Harold Stephens - A Modern Day Marco Polo
He has been a stand-in for Marlon Brando in Mutiny on the Bounty - you can catch a glimpse of him in the famous keelhaul scene. He met Ernest Hemingway. He's climbed the Matterhorn, most of the major peaks in North America and he even briefly joined forces with one of Sir Edmund Hillary's climbing teams. He was imprisoned by the Chinese Communists and escaped by swimming to a passing junk. He's driven a motorcycle across Australia, a jeep across Russia and hitchhiked and then driven a land cruiser around the world. He's sailed the major seas of the world. I mean, really, what hasn't Harold Stephens done? Indeed, shortly before James Clavell died he told Harold if he were to write a modern day saga he would base it on Harold's life.
During all this, Harold has found the time to write twenty books on his travels, and the people he has met, and he's working on three more - Travel Guide to the Chao Phraya, Take China and Return to Adventure (He has also completed a book on the artist Theo Maier, which he hasn't yet published because of the sensitive nature of its material.).
But how does Harold keep track of the people he meets and the places he goes? "Even when I am going into jungles, or when I'm sailing out at sea, I try to capture the moment because, you know, you can't always depend on your memory," he says. "So if I meet someone and I don't take notes, I'll go back immediately and sketch them - put them down into words. I keep a journal and even if I'm at sea and a storm is approaching, I try to capture the feeling right there at the time. Or if I'm sitting in a bar, or sitting in a street cafe in Paris, I write down everything that's happening: the people I see, the mood and the feeling. I think that's the important thing because when we try to recreate it we remember only the things we want to remember, we don't remember all the small details. I think this is the real secret to writing."
How about his interview process? "I'll go out and meet someone and sit down with them for two hours and I won't say anything. I let other people talk and I never argue with them. I'm out to capture people as they are, I just let them ramble."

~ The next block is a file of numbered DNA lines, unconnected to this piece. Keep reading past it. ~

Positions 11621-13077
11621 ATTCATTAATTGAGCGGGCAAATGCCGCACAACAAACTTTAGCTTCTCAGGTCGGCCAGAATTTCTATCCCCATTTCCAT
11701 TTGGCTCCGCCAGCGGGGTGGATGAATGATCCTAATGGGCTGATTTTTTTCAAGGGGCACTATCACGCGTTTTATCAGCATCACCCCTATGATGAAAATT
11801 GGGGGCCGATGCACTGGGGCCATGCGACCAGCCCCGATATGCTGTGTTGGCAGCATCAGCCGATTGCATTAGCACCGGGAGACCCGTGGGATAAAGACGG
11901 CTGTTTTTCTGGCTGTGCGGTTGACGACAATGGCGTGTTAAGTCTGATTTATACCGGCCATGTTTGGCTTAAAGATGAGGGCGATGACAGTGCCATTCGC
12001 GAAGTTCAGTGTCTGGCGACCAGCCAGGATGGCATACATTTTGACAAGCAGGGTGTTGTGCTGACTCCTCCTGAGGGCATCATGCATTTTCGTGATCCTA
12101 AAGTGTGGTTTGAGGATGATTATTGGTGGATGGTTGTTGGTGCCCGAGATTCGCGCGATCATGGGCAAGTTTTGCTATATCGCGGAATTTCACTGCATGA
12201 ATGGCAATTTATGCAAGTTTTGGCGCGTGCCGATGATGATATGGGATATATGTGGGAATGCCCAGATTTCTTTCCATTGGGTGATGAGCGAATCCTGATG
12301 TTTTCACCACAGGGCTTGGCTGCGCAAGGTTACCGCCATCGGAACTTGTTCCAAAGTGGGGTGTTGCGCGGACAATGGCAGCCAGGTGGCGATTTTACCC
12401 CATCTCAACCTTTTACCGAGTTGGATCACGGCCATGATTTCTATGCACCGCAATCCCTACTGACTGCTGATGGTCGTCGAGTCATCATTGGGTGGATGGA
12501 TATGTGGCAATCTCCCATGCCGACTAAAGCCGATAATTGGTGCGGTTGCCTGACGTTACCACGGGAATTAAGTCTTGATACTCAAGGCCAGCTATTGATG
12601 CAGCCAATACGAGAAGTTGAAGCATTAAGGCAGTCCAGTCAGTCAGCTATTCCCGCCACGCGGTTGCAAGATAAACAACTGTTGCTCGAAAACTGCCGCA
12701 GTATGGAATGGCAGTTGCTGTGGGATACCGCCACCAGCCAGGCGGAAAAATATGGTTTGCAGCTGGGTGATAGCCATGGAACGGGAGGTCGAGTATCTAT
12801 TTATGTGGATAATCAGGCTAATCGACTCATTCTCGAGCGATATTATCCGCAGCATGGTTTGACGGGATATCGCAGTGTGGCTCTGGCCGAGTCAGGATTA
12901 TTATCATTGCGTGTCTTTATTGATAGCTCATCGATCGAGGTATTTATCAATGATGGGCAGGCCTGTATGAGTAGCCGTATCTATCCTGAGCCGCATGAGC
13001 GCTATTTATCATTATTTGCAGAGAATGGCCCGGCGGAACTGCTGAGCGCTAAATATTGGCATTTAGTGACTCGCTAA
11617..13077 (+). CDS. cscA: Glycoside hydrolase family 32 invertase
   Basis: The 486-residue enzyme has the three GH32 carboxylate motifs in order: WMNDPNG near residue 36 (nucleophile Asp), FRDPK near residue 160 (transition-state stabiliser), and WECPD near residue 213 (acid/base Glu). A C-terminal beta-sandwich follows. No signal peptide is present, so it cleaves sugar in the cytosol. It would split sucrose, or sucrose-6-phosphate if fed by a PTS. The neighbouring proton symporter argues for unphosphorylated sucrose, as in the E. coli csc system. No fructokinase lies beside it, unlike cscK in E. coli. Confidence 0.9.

Raised on a farm in Bridgeville, Pennsylvania, he had to play by myself. At school he was kicked around, he couldn't play ball, he couldn't shoot a basket, in fact, he was called a "sissy." So he would escape back to his farm and create a whole new world there by playing Tarzan and damming up rivers. He always thought he would make his revenge by coming back as a great hero and he attempted to do so by lying about his age and joining the USMC at age sixteen. The year before his farm had burned down and he had to quit school halfway through grade nine to go work in a coal mine.
In April 45, three months after he enlisted, Harold ended up in Okinawa, where he finished out the rest of the Pacific campaign. After being evacuated to Guam, the Marines shipped him to China, and along the way he picked up a book on spoken Chinese. So he started practicing phrases. Later, an officer hearing him yell expressions in Chinese, asked where he had learned to speak the language and Harold said he came from a missionary family. So the very next day, he was off to Peking on a six month course to study Chinese at the University of Peking so that he could become a translator.
As the Communists advance grew, Harold and a group of fellow marines were sent on a mission to rescue a group of nuns who ran an orphanage in the Laoshin Mountains but the nuns refused to leave. Unfortunately, on the way back, a number of the Marines were captured and killed by the Communists. They were hung up by their feet and their tongues were cut out. Luckily, the fact Harold spoke Chinese saved his life, but he was taken as a POW. First, he worked on a coal island lugging coal then he was assigned to work in a fishing village which eventually gave him the chance to escape by covering himself in grease, escaping and swimming to a Chinese junk.
Harold eventually made it to Shanghai and then back to San Diego where he faced a court-martial because the military had no idea what had happened to him. When everything was straightened away, he became part of a group of 200 Marines that were being sent to guard American embassies around the world.
In 1949, Harold went to Paris to work for the American Ambassador Jefferson Caffrey; he was his bodyguard. And meeting him was really the turning point in Harold's life. He would go everywhere with the Ambassador because someone had threatened Caffrey's life. The Ambassador encouraged Harold to go back to school and with his help he did. Stephens, with a reduced workload, enrolled at the Sorbonne and studied French and French history. He then preceded to enter Georgetown's School of Foreign Service where he managed to take a four year degree in two-and-a-half years by attending school day and night. The university was furious because Stephens only had a grade eight education but they had to enroll him because of the ambassador's recommendation.